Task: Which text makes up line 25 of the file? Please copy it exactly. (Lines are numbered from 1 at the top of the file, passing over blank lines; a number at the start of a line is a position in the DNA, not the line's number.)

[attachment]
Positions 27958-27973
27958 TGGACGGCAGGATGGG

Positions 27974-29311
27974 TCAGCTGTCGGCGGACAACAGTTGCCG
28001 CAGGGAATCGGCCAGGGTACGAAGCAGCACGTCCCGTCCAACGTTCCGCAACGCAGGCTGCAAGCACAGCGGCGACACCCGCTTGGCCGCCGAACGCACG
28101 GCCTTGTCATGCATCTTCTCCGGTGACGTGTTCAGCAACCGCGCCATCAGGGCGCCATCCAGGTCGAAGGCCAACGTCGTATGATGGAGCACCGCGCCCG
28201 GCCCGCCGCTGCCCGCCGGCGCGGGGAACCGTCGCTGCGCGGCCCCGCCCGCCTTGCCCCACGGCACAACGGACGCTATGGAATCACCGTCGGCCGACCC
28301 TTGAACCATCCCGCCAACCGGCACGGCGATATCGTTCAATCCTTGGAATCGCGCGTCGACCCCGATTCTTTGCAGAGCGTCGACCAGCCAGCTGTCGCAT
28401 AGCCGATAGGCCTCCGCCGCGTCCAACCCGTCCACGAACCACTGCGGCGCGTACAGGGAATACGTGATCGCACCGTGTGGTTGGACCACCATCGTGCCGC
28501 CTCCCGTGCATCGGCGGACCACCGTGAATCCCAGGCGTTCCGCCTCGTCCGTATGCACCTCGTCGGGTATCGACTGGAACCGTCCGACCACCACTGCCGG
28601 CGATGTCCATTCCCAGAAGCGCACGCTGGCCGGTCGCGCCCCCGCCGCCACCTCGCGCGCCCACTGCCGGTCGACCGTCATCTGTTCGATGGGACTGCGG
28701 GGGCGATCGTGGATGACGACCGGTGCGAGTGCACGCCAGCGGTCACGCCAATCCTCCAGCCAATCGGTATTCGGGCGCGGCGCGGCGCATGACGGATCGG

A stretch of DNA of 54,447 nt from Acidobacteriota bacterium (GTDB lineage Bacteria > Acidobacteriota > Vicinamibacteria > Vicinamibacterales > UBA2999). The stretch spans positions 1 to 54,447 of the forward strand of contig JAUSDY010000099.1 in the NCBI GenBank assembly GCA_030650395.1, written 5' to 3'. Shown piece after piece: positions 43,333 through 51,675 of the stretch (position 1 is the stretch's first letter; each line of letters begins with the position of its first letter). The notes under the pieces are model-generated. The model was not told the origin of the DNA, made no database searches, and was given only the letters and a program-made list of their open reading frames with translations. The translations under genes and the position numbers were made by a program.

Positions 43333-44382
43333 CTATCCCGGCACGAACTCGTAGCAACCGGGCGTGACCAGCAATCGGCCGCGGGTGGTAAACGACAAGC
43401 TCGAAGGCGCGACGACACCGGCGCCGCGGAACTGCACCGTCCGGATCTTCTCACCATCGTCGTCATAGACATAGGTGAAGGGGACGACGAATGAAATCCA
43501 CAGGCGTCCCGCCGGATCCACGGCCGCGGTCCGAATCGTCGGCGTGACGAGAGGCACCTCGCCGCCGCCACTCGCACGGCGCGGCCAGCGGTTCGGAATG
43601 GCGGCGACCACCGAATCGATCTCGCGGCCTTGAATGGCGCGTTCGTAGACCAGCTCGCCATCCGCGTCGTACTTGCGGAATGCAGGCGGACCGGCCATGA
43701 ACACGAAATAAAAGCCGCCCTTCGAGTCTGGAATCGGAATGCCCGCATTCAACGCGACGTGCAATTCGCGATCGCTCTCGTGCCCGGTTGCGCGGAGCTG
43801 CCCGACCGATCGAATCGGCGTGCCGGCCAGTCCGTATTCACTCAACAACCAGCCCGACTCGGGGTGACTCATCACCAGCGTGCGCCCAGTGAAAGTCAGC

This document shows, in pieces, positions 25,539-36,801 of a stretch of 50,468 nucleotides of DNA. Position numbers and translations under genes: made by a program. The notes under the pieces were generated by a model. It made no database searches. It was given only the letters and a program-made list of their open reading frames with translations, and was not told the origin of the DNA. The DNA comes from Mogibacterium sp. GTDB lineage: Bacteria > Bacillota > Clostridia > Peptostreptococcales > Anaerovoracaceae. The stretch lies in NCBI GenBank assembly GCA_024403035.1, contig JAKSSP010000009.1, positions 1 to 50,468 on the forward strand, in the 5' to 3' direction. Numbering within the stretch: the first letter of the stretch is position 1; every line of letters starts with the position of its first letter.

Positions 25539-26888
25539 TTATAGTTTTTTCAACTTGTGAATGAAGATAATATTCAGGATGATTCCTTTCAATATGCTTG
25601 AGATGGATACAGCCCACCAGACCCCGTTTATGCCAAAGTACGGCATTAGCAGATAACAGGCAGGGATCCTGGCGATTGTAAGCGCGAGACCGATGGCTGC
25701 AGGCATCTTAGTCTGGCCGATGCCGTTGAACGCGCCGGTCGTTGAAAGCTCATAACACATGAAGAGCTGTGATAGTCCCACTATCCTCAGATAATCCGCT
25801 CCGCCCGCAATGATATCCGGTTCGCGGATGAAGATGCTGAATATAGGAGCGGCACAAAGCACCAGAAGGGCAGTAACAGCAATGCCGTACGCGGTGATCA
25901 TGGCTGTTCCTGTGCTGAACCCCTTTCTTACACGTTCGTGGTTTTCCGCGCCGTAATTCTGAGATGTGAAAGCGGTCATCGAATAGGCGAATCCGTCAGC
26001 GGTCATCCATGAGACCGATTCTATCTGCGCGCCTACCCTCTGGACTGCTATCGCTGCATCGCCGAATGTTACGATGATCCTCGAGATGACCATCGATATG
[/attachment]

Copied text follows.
25701 AGGCATCTTAGTCTGGCCGATGCCGTTGAACGCGCCGGTCGTTGAAAGCTCATAACACATGAAGAGCTGTGATAGTCCCACTATCCTCAGATAATCCGCT